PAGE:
Saturday, March 23, 2013

What kind of Metal can I texture?

by Staci Smith

This was the first question I asked when buying my metal supplies.  I remember how shocking it was that you could use 24 gauge metal and it wasn't paper thin.  I was thinking in wire terms, and thought it would be frail and thin.  Now, the number gauges run in the same way wire does, smaller number, thicker gauge, but they certainly feel very different.
 
So I thought I'd give you a little information on metal sheet.
 
The most popular metals are sterling silver, copper and brass.  I highly recommend starting with copper.
 
Copper is softer then brass, and cheaper then sterling silver.  So it works easy, and if you make a mistake, it's not a devastating financial loss like it would be with sterling silver.

 
 
When you go to buy sheet metal, some places sell set cuts- like 3x6" or 6x12".  Others (like www.thunderbirdsupply.com) let you choose your own cut size.  This is handy to know depending on what you plan to do.
 
For example, at Thunderbird, you can order 10 pieces cut at 2x7.5" if you are planning to make cuffs (not sure what cuff standards is, I just picked that measurement at random)- they are pre-cut to the size you want.  They also have the option of set sizes.
 
Another thing to consider when ordering or buying sheet, is how you plan to cut it, and what you want to use it for.  26 gauge is very thin, very lightweight and easy to manipulate.  This is great for fold forming items that may be used in earrings.  I also use 24 gauge often for earring designs so they aren't too heavy. 
 
If you need something to be sturdy and unbendable under stress, you want to use a thicker gauge, 22-18 gauge.  Keep in mind how you plan to cut these sheets.  You can only use metal shears up to 22 gauge (usually).  So if you need thicker metal sheet, you will need to saw it.
 
I have ordered the standard large sheets of metal 6x12" and I found them too bulky to work with.  I don't have a quick way to cut them down, so it's been awkward to work with them, which I why I like to customize my sheet size.
 
I hope that helps with some questions you may have on buying sheet metal.  For a beginner, especially for our Metal texture Boot Camp, I highly recommend copper.  It cuts and stamps like butter!
 
We can't wait to see what you guys are working on.  Remember- the blog hop is April 8th.  On that day, you will be able to link up to our site.  Happy hammering.
 
 
 
 
 
 
 


13 comments:

Patricia Wood said...

Great post, thanks for sharing:)

freshbakeddesigns said...

Thanks, Staci, for this post about a confusing subject for us newbies to metal working. I would also recommend searching out industrial metal supply stores or scrap metal recycling centers in your area. There's one near me that sells copper sheet scraps (average 5X7 inch) for less than $5 a pound. You can purchase any amount. I'm estimating that it's mostly 24 gauge. A real steal!
Another metal that easily textures that you might consider is aluminum. Search out the same resources.

Lynda

Artisan Beads Plus said...

Thanks, Staci! You can also check around with roofing companies in your area. I got a bunch of free copper sheets that were extras! It takes some calling around and be prepared for them to think you are a little kooky!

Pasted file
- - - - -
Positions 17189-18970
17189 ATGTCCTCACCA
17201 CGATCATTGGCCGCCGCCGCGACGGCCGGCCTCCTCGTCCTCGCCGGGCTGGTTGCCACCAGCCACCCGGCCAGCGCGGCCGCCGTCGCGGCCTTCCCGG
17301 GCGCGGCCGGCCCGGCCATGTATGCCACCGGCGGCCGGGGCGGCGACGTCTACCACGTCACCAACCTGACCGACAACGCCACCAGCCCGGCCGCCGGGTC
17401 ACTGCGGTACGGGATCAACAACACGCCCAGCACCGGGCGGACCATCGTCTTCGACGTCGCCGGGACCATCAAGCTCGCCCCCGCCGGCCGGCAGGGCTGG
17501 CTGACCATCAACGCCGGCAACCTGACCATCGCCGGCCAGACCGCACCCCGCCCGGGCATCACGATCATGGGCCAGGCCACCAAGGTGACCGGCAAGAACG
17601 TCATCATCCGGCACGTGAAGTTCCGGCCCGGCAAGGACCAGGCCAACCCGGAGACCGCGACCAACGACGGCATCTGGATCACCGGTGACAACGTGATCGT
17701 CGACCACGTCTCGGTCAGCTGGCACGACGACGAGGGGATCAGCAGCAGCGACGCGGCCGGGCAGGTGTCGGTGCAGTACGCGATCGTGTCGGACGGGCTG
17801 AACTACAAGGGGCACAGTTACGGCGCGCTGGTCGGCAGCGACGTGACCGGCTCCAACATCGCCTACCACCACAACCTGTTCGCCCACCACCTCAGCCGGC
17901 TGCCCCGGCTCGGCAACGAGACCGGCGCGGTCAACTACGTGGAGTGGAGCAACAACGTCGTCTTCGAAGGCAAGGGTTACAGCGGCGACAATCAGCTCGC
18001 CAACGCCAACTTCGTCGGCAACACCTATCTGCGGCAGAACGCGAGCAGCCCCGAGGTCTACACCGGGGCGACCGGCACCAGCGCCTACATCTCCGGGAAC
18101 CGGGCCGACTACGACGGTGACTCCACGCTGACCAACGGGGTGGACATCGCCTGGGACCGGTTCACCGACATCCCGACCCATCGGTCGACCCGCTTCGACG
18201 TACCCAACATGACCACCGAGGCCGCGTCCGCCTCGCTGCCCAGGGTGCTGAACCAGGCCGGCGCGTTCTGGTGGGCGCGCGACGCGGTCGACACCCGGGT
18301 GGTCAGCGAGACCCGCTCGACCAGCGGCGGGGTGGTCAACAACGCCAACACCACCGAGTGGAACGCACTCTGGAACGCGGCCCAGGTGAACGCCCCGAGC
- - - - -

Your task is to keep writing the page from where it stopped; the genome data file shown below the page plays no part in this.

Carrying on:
MaryAnn

supere67 said...

Thanks Staci! I didn't realize the guages of sheet metal felt thicker than the wire. So, I'm wondering if the sheets are like the wire with different stiffness: dead soft, half hard, etc? Also, can you texture without annealing first?

supere67 said...

Thanks Staci! I didn't realize the guages of sheet metal felt thicker than the wire. So, I'm wondering if the sheets are like the wire with different stiffness: dead soft, half hard, etc? Also, can you texture without annealing first?

supere67 said...

Thanks for this info, Staci. I had no idea that 24ga metal wouldn't be thin and pliable like the wire. I'm wondering if the sheet metal has different stiffness like the wire: dead soft, half hard, etc? Also, can you texture the metal without annealing it first?

Rising Designs said...

Awesome post Staci,thanks!
I have a bunch of 40 gauge copper sheet- just wondering if there are any suggestions for its use.
Nancy @Rising Designs

freshbakeddesigns said...

P.S. if you have small pieces of thicker metal sheet that you want to 'thin out'...if you have access to a rolling mill, just run it through a few times.

Luthien Thye said...

what perfect timing! i was just contemplating purchasing some brass sheets to work on but didn't know exactly which gauge to buy! thanks for sharing this info :) xo

stacilouise said...

You don't have to anneal your sheet first, but it will soften it. Perhaps for brass its a good idea, since it is a tougher metal, and doesn't texture as easily. I am not sure about the sheet having different hardness's. I know Rio lists it as dead soft, but I don't think I've seen it otherwise. dead soft is not soft though, and after texturing, it will be harder since you are condensing the particles tighter.

supere67 said...

Thanks for all the info, Staci!

Shaiha said...

What a great post! I am just now exploring stamping and playing with textures.

Ann said...

Thanks for the great info! I am looking to start metal working with aluminium to make earrings and brooches. I want to curve them slightly but have no malleability when they are finished. What gauge would you suggest?

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